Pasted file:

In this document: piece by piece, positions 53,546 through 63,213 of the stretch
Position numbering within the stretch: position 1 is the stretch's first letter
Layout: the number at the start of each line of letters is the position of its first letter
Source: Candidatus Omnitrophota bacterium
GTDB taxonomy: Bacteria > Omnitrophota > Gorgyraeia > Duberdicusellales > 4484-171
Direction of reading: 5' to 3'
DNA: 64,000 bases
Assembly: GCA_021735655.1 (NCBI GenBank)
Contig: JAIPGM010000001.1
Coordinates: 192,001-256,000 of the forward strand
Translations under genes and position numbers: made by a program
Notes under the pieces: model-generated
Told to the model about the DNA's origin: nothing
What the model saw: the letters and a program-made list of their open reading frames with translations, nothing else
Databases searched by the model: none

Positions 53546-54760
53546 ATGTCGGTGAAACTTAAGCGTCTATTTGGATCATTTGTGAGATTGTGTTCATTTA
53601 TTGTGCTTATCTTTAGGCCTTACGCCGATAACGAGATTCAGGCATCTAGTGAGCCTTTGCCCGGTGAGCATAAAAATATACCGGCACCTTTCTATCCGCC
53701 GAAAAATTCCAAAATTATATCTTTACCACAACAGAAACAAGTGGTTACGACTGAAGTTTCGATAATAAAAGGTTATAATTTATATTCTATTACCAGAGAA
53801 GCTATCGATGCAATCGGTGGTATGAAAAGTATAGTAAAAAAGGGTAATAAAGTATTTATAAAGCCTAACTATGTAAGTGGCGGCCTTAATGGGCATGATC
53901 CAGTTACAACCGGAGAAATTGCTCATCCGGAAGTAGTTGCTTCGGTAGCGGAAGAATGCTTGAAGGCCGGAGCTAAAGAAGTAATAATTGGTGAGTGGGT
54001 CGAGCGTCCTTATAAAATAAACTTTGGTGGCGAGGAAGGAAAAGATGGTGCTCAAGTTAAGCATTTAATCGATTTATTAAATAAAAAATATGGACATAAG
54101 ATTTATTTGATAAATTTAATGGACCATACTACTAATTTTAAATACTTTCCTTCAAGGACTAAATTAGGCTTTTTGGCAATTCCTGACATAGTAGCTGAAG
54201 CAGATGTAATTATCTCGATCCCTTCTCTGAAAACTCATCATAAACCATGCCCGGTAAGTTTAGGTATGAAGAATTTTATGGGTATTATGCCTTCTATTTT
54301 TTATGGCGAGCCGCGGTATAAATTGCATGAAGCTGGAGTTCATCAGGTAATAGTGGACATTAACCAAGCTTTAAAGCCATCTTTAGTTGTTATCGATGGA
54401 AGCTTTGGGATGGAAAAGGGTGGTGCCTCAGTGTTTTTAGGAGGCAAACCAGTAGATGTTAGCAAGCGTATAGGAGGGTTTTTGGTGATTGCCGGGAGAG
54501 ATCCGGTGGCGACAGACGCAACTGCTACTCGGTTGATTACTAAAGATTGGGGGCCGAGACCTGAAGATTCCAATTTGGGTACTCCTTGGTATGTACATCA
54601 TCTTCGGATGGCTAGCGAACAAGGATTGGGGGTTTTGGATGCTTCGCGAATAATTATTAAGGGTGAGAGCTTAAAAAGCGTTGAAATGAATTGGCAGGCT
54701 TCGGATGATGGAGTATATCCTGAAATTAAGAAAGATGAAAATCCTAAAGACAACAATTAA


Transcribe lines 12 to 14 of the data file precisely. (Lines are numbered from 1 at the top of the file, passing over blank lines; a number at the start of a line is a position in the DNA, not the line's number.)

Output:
Notes under the pieces: model-generated
Told to the model about the DNA's origin: nothing
What the model saw: the letters and a program-made list of their open reading frames with translations, nothing else